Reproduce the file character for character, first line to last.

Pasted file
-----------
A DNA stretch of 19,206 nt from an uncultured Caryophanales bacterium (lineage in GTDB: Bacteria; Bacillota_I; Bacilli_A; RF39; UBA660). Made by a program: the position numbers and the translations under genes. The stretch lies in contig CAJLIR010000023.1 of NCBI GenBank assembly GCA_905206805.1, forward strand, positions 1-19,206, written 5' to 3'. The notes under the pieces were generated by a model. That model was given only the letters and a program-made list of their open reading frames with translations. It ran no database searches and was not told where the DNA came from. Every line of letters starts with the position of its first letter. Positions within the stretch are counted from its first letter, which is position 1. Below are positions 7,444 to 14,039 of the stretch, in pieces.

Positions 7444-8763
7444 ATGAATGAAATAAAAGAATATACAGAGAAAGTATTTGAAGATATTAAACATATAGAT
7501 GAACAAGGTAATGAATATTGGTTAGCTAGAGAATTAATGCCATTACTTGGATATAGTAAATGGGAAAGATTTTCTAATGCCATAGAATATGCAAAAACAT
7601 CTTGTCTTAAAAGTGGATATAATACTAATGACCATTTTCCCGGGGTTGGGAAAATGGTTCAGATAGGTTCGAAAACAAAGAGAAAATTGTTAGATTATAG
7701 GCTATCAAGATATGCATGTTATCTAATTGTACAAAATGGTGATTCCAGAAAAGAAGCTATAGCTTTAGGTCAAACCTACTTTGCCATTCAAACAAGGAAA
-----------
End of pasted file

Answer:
A DNA stretch of 19,206 nt from an uncultured Caryophanales bacterium (lineage in GTDB: Bacteria; Bacillota_I; Bacilli_A; RF39; UBA660). Made by a program: the position numbers and the translations under genes. The stretch lies in contig CAJLIR010000023.1 of NCBI GenBank assembly GCA_905206805.1, forward strand, positions 1-19,206, written 5' to 3'. The notes under the pieces were generated by a model. That model was given only the letters and a program-made list of their open reading frames with translations. It ran no database searches and was not told where the DNA came from. Every line of letters starts with the position of its first letter. Positions within the stretch are counted from its first letter, which is position 1. Below are positions 7,444 to 14,039 of the stretch, in pieces.

Positions 7444-8763
7444 ATGAATGAAATAAAAGAATATACAGAGAAAGTATTTGAAGATATTAAACATATAGAT
7501 GAACAAGGTAATGAATATTGGTTAGCTAGAGAATTAATGCCATTACTTGGATATAGTAAATGGGAAAGATTTTCTAATGCCATAGAATATGCAAAAACAT
7601 CTTGTCTTAAAAGTGGATATAATACTAATGACCATTTTCCCGGGGTTGGGAAAATGGTTCAGATAGGTTCGAAAACAAAGAGAAAATTGTTAGATTATAG
7701 GCTATCAAGATATGCATGTTATCTAATTGTACAAAATGGTGATTCCAGAAAAGAAGCTATAGCTTTAGGTCAAACCTACTTTGCCATTCAAACAAGGAAA